So, what is the solution? How can an insurance company reward customers for sharing their health data without excluding those who can’t afford the necessary devices? TARTLE has exactly the right solution. We offer these companies the chance to reach out directly to their customers. The company can ask its customers on TARTLE to share whatever data they would like and when someone chooses to do so, the company simply pays the person for the data. That is something that virtually anyone can take advantage of. Yes, there are people who can’t afford any sort of device to work with TARTLE on, but if we are being honest, they don’t have insurance anyway. The solutions to that problem are on a whole other level (though there are other ways other organizations can use us to tackle that one). What we offer is the chance for insurance and other companies to interact directly with their customers to get the information they need and for those people to be incentivized. It’s a win/win scenario for everyone willing to take advantage of it.

What’s your data worth? www.tartle.co

Forests, Lasers, and Data. 

Time for another episode of cool things happening in the world of environmental research. Today, we have a project that is helping us better understand the forests. The tool being used for this project? Lasers!

Researchers from the University of Gottingen have been looking into the many different kinds of structures that exist in forests around the world. Using 3D laser scanners, they went all over the globe, recording 3D models of the forests they visited over the span of two years. One of the things they specifically focused on was primeval forests; those that haven’t had their development affected by humans. Believe it or not that is still about 30% of the world’s forests. One of the things these researchers hope to accomplish by doing this is to better understand how humans affect forest development by comparing and contrasting the different structures to be found in ancient forests and those that have been altered by human activity.

This looks to be very good research. For maybe the first time, scientists are doing a study into how humans affect forest development using an actual control group. Before, we had really only been comparing past information on a given forest with what is happening now. There is nothing wrong with that and it can still be very useful, but it can be very difficult to say with certainty how things might have been different. Now, with these 3D models that have been created, being used in conjunction with satellite data, researchers can find two areas of a similar forest structure and climate, one that has been affected by people and one that has not. Then they can be tracked over a period of time to observe how their development diverges. For perhaps the first time ever, they will be able to track two similar forest structures over a period of time, providing us with excellent information on the environment and our impact on it.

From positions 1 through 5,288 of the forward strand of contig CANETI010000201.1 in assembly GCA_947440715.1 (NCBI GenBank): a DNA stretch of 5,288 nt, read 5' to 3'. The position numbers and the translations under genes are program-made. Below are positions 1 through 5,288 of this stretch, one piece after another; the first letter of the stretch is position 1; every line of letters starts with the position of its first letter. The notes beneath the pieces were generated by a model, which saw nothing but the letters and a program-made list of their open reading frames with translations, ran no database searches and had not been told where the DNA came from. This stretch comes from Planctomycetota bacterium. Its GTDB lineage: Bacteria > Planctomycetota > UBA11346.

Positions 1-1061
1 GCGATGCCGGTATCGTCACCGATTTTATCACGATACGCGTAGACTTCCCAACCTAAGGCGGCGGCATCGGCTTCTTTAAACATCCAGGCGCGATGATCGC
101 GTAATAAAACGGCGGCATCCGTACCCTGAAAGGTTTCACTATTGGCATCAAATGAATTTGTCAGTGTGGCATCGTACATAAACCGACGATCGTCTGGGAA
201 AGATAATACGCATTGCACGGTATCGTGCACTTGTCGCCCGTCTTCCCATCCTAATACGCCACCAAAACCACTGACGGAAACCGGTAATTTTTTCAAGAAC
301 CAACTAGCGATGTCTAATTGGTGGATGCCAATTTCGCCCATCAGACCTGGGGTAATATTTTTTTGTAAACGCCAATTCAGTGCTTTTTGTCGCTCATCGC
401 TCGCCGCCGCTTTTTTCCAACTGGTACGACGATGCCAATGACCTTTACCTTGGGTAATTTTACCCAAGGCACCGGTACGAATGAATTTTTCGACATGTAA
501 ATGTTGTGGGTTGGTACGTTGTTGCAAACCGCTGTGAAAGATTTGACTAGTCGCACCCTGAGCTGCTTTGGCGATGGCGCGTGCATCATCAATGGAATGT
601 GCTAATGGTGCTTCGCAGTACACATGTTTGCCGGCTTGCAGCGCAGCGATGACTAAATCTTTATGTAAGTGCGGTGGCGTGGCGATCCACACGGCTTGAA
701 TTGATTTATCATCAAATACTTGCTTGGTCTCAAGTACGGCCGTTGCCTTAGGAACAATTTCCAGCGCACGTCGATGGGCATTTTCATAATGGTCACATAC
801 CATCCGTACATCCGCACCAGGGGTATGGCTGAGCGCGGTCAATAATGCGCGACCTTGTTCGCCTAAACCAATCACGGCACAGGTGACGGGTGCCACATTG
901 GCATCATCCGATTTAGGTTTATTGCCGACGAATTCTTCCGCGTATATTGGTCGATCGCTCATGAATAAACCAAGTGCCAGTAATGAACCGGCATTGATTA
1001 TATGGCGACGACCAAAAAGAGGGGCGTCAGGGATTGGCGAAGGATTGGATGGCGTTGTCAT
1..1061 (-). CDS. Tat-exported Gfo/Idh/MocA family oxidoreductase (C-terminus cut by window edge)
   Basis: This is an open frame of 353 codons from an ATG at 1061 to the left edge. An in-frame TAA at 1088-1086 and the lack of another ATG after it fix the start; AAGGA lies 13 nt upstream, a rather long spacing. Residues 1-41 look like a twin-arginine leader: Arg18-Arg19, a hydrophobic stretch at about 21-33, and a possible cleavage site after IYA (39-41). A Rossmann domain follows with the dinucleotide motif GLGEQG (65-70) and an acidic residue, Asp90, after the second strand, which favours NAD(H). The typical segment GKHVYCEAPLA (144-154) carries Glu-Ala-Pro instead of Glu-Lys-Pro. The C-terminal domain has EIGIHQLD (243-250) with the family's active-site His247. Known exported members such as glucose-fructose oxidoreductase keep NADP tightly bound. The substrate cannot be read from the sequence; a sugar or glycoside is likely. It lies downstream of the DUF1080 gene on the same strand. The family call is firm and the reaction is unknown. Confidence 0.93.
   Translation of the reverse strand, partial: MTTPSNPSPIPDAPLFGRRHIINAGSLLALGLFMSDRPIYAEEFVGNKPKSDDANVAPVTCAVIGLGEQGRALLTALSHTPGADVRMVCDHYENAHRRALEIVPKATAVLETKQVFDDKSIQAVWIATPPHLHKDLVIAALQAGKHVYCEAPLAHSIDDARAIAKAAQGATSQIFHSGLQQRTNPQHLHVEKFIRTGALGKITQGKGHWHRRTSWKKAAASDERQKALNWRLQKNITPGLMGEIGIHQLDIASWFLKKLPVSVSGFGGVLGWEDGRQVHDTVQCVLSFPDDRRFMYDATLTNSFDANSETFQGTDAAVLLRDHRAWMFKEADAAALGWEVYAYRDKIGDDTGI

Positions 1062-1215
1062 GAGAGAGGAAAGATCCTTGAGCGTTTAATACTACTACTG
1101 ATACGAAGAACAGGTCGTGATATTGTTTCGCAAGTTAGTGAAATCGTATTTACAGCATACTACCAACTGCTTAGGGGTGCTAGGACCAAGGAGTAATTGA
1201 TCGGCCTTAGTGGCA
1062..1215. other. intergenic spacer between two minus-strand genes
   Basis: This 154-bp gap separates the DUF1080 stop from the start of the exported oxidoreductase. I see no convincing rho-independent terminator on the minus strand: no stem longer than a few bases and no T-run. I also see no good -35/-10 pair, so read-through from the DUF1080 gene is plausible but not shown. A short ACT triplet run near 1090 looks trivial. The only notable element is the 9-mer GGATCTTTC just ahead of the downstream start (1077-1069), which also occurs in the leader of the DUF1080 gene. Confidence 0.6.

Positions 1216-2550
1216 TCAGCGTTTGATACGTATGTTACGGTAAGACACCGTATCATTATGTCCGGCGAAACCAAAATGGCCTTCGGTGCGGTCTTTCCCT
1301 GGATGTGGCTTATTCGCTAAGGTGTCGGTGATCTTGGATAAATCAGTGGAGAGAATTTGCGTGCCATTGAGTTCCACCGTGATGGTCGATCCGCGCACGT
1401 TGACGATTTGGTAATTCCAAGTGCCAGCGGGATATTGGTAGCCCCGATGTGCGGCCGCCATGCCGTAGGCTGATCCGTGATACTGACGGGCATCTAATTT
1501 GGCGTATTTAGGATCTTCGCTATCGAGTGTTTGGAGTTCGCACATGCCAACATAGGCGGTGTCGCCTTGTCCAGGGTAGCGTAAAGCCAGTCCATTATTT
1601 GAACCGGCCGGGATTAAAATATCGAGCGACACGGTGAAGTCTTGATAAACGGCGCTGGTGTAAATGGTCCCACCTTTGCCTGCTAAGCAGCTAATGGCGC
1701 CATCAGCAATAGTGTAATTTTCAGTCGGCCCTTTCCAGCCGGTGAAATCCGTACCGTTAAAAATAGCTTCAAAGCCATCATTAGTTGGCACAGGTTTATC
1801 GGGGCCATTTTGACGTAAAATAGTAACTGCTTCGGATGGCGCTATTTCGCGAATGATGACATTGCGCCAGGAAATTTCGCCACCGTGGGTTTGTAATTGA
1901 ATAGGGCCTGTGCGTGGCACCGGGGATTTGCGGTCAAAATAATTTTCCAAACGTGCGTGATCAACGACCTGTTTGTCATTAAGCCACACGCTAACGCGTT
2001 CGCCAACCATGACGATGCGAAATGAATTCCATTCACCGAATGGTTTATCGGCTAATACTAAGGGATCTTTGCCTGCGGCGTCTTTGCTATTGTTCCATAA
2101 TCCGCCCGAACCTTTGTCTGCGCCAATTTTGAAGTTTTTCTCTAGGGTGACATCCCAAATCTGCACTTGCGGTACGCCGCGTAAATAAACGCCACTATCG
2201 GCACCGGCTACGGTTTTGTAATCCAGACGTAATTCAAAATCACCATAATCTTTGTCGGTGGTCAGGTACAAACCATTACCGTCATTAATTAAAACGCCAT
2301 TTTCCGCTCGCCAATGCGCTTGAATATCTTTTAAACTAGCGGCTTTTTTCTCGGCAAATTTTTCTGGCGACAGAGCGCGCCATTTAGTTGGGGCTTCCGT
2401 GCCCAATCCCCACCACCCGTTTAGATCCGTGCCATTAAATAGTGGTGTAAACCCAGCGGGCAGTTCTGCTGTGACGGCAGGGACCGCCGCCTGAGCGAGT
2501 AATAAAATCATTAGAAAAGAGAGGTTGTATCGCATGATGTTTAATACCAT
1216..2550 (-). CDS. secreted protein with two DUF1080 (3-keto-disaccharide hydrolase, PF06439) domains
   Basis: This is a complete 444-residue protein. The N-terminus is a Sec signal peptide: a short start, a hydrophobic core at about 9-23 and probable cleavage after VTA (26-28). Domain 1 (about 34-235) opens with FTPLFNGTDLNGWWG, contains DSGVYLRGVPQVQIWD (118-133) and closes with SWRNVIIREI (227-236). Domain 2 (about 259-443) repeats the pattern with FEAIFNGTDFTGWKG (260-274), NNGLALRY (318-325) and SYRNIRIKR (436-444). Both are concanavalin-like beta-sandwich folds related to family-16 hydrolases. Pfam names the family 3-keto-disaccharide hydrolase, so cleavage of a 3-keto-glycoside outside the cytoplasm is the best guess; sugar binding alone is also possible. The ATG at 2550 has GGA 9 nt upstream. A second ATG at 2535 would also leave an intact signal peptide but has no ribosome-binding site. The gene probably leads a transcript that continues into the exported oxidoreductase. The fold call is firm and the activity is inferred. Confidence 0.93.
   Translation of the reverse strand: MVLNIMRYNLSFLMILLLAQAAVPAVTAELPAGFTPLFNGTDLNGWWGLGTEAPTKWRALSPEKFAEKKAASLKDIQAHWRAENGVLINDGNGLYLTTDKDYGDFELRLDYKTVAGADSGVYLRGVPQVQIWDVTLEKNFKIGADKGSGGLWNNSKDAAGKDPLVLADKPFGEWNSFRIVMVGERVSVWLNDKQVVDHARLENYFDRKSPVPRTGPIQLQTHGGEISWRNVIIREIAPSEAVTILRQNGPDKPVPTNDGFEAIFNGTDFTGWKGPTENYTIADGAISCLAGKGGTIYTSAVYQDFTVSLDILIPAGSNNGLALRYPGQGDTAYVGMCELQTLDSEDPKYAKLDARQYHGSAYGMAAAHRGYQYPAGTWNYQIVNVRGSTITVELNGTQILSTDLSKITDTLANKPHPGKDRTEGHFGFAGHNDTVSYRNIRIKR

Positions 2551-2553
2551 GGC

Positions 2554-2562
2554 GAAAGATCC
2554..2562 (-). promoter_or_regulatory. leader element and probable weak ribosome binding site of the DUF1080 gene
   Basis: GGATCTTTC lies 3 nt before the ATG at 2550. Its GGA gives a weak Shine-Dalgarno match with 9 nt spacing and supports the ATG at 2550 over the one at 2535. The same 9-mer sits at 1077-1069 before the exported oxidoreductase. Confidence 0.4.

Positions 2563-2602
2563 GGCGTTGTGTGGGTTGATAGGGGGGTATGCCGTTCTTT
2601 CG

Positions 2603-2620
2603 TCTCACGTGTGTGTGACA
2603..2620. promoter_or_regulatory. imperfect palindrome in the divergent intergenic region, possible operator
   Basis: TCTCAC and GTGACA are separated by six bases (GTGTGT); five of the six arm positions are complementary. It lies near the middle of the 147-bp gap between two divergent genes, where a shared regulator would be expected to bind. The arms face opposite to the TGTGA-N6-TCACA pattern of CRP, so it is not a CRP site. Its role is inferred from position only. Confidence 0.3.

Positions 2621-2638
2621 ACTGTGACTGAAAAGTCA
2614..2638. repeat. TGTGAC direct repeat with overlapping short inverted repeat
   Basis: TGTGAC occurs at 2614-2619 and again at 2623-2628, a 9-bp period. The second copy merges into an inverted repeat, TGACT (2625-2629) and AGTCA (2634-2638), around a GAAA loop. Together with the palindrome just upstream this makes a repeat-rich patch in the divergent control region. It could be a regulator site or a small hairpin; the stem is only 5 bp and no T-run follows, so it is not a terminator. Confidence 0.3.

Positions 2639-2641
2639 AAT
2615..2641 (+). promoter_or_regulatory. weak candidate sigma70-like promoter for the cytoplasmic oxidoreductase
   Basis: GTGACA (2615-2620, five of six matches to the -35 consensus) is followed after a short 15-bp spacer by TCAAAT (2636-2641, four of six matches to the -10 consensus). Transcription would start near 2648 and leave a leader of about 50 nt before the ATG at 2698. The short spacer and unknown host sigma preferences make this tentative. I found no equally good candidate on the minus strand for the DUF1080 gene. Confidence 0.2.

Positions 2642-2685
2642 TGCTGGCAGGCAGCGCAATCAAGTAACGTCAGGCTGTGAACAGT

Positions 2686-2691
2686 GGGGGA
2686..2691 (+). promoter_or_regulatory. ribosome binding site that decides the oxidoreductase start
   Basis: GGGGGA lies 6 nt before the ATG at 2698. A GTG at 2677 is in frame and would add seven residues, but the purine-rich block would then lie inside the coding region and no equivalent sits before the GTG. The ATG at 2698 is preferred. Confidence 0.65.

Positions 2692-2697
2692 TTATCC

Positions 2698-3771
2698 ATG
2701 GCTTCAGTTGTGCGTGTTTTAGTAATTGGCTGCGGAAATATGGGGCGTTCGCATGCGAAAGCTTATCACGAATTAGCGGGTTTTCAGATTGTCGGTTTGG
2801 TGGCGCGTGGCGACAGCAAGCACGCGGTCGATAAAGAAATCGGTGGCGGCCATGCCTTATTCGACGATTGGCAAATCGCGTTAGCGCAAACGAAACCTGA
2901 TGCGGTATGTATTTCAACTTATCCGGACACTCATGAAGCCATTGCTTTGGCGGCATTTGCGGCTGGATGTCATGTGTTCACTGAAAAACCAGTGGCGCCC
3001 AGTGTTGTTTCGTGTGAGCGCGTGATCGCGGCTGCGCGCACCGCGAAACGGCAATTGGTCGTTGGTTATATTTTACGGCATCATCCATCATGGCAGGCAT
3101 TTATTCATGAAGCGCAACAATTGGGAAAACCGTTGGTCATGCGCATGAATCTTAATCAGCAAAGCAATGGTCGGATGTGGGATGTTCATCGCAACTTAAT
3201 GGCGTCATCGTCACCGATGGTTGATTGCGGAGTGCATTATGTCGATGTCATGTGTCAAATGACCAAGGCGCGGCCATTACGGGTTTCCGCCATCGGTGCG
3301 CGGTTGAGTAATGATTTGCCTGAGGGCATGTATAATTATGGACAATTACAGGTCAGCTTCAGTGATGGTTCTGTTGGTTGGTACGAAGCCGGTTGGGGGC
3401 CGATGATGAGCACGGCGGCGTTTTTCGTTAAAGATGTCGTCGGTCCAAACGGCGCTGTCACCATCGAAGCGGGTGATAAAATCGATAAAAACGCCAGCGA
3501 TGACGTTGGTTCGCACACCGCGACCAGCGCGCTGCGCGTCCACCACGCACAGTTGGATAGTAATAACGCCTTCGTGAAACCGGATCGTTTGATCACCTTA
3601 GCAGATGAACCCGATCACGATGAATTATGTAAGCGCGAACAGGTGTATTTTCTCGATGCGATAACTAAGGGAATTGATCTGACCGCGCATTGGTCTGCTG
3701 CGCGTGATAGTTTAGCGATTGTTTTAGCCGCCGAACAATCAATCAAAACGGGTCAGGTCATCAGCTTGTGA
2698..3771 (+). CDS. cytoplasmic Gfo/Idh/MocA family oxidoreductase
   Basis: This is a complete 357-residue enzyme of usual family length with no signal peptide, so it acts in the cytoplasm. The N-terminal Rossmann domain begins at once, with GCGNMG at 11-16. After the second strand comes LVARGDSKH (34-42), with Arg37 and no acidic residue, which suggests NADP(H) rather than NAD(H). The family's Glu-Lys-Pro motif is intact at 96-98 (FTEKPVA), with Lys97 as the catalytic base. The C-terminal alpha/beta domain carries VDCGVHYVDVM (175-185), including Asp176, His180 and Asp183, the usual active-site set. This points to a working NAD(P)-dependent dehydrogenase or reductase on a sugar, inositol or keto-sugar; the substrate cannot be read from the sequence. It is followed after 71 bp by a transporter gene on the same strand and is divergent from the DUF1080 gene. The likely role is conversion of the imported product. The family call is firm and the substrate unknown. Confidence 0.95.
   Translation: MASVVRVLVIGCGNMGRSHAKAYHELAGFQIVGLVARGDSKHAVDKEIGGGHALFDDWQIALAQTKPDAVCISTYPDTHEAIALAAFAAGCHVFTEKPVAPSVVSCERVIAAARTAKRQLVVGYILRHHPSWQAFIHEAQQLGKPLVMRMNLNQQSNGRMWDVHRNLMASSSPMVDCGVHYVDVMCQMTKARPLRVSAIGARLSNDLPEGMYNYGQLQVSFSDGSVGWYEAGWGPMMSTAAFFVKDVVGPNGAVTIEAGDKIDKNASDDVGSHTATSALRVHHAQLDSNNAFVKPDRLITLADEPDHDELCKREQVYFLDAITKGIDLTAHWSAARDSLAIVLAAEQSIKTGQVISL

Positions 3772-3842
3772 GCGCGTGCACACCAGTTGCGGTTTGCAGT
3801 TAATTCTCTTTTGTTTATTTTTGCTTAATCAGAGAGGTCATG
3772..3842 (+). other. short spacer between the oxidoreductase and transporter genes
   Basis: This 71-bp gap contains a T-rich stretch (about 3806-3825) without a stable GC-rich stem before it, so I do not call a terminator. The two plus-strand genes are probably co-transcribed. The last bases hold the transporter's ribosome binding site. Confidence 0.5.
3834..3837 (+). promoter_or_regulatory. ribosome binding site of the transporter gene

Is that really possible? Isn’t most of the primeval forest actually rainforest in the south of the world and the human influenced stuff the boreal forests in the north? Not as much as you would think. There is plenty of rainforest in Brazil that has been affected by commercial development and there are other rainforests in North America in the states of Washington and Alaska that a person could wander in for days and not find a trace of humanity. There is plenty of boreal forest in the North American and Northern Asia that is also untouched by humans. People don’t realize how many millions of acres are actually protected from any kind of development.